So much regular news and commentary seemed superfluous after the tornadoes last Sunday and Monday.
Somebody bought a building? Somebody leased some space? Eh.
So I started to delay what follows, the comments I intend to offer from my semester in supervised ministry with Central Oklahoma Habitat for Humanity through Phillips Theological Seminary in Tulsa. But then Ann Felton Gilliland, chairman and CEO of Central Oklahoma Habitat, reminded me that life must go on.
Central Oklahoma Habitat is asking for donations so it can help with rebuilding as well as keep up its work against slum housing.
After the May 3, 1999, twister, Habitat built houses for those who'd lost homes as far away as Mulhall. Hobby Lobby answered late Friday by announcing donations of $1 million each to Habitat and the American Red Cross.
Habitat goes on. So here are my final remarks on my main project, which was to find theological parallels of Habitat's work and approach to ministry in the Bible. From the New Testament:
• The Gospel of Mark 7: 24-30 — the Syrophoenician woman.
The story of the Syrophoenecian woman is short and bittersweet. The Gentile woman asks Jesus to heal her daughter. Jesus balks, essentially indicating that what he has to offer is for his own people — not for her. The woman insists, cleverly turning Jesus's own insulting words — he basically calls her and her people “dogs” — to her advantage.
A common interpretation has Jesus responding to her faith. Another way to see it is that the encounter causes Jesus to think outside his own norms and to be drawn into greater community, which is another way of saying that he accepted her into his own community for the sake of an enhanced mission redefined with a greater love. In other words, the woman taught Jesus a thing or two.
The comparison with Habitat is in Habitat's embracing of “green” building, constructing houses to the standards of the U.S. Green Building Council's LEED program — for Leadership in Energy & Environmental Design.
Habitat for Humanity did not initiate LEED — and while I do not know that any Habitat chapters resisted it, I do know that some people in the homebuilding business did.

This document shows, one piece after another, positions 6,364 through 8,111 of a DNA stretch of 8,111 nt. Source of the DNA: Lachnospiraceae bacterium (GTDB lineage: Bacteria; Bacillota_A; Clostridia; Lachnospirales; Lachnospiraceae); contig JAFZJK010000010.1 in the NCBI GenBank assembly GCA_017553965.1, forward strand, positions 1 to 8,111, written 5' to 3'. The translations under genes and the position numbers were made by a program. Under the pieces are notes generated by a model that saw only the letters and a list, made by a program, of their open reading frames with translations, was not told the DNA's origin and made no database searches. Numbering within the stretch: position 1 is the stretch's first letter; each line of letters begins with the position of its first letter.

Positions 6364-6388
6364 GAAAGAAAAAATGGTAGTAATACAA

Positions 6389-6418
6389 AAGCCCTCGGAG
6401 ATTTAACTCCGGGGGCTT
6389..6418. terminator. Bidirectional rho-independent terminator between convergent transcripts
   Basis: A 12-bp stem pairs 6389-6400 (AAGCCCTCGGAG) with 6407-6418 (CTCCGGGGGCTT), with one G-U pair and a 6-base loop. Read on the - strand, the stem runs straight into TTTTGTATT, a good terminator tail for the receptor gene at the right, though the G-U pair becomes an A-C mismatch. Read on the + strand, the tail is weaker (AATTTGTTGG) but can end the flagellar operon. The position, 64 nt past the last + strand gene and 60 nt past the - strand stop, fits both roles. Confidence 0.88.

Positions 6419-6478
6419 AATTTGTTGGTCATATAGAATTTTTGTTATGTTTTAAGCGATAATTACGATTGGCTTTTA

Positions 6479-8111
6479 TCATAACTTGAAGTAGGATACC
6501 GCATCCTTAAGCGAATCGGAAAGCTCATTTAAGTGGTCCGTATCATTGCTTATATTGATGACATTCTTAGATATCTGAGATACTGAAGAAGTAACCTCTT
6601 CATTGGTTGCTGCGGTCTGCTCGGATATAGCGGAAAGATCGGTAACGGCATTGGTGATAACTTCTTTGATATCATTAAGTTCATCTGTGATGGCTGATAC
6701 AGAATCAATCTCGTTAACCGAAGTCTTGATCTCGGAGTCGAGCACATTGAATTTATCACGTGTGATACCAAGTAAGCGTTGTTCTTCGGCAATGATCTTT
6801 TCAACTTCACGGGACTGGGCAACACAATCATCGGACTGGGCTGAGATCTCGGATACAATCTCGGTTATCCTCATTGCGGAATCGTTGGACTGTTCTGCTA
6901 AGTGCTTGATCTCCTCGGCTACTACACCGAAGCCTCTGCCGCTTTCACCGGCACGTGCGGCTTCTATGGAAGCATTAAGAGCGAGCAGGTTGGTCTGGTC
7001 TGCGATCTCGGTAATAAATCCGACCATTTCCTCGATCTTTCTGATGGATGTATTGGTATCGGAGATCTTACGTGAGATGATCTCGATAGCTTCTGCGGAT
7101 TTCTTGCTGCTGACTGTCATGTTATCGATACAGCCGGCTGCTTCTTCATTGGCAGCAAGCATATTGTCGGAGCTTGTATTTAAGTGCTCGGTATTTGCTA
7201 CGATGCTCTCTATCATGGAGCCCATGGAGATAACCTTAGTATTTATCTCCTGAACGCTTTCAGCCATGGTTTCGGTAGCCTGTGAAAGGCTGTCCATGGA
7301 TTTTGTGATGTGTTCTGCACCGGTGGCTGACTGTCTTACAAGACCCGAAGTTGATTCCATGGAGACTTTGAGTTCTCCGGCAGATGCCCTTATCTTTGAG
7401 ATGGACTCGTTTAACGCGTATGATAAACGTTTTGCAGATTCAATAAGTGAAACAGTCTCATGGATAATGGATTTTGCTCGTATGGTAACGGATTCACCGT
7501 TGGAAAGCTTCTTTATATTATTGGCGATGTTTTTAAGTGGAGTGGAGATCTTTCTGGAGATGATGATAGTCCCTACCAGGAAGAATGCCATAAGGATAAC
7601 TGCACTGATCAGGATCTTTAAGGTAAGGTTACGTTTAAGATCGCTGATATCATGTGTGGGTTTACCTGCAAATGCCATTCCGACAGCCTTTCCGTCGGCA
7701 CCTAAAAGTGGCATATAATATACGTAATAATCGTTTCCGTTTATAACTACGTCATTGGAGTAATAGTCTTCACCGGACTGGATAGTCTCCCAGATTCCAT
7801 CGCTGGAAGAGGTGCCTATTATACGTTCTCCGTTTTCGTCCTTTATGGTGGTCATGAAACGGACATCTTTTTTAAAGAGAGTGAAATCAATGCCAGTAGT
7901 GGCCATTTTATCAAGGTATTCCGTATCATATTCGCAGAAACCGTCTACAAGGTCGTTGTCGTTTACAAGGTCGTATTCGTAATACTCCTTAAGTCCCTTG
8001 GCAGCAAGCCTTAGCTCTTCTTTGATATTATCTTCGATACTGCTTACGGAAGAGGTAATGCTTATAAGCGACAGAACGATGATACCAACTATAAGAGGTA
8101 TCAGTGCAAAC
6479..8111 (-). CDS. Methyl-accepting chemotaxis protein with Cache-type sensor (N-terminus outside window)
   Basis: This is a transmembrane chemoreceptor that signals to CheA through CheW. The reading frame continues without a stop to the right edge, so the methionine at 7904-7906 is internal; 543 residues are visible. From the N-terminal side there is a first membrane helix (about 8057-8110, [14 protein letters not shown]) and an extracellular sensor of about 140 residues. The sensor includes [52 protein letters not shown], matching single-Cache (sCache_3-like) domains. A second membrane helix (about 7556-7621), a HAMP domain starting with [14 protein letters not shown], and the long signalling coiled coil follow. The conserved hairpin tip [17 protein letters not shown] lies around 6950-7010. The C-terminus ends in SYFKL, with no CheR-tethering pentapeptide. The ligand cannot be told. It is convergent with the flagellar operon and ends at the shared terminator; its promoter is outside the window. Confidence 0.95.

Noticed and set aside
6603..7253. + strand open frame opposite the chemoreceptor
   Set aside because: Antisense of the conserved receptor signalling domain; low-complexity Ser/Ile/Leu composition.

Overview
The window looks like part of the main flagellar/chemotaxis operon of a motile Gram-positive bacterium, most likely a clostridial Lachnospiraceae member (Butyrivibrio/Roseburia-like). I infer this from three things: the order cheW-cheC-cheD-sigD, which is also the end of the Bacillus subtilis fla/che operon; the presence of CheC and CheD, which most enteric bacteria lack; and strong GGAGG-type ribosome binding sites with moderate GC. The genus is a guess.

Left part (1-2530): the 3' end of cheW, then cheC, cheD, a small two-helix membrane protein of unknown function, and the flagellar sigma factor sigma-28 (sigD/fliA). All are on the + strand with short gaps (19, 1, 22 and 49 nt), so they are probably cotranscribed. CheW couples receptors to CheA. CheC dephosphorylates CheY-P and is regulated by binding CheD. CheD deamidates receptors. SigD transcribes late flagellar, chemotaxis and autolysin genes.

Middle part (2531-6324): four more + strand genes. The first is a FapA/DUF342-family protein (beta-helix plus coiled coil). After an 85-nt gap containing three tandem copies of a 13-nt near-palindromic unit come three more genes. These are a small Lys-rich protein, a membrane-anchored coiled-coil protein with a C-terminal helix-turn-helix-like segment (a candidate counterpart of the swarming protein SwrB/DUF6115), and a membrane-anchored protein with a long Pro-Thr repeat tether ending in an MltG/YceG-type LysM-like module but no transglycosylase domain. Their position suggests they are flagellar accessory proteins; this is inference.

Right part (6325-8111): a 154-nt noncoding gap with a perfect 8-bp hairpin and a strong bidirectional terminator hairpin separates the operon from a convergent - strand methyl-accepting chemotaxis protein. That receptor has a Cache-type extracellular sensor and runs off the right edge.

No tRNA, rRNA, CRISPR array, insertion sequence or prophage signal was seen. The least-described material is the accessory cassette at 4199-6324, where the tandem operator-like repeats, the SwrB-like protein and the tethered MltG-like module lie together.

LEED adds costs on the front end of a construction project; it took time for the first green builders to demonstrate that the energy savings soon make up for it and, in fact, add value to houses and other structures.
Habitat is now embracing LEED. In other words, Habitat was willing to learn a thing or two from someone outside its norms.
• The Epistle of James 1: 22-25 and 2: 14-17 — faith and works.
Habitat for Humanity, as a Christian institution and with its volunteers and partners, lives out the famous admonitions from the letter of James:
“But be doers of the word, and not merely hearers who deceive themselves. For if any are hearers of the word and not doers, they are like those who look at themselves in a mirror; for they look at themselves and, on going away, immediately forget what they were like. But those who look into the perfect law, the law of liberty, and persevere, being not hearers who forget but doers who act — they will be blessed in their doing.” — James 1: 22-25.
“What good is it, my brothers and sisters, if you say you have faith but do not have works? Can faith save you? If a brother or sister is naked and lacks daily food, and one of you says to them, ‘Go in peace; keep warm and eat your fill,' and yet you do not supply their bodily needs, what is the good of that? So faith by itself, if it has no works, is dead.” — James 2: 14-17.
Thus ends my God talk about Habitat. The funny thing is I've written more about Habitat as Christian ministry than Habitat itself ever talks about — although it does not hide its Christian light under a bushel, so to speak. Habitat just usually lets its actions speak for themselves. Leave it to a seminarian to make it all so religious.
Amen, and I'm done.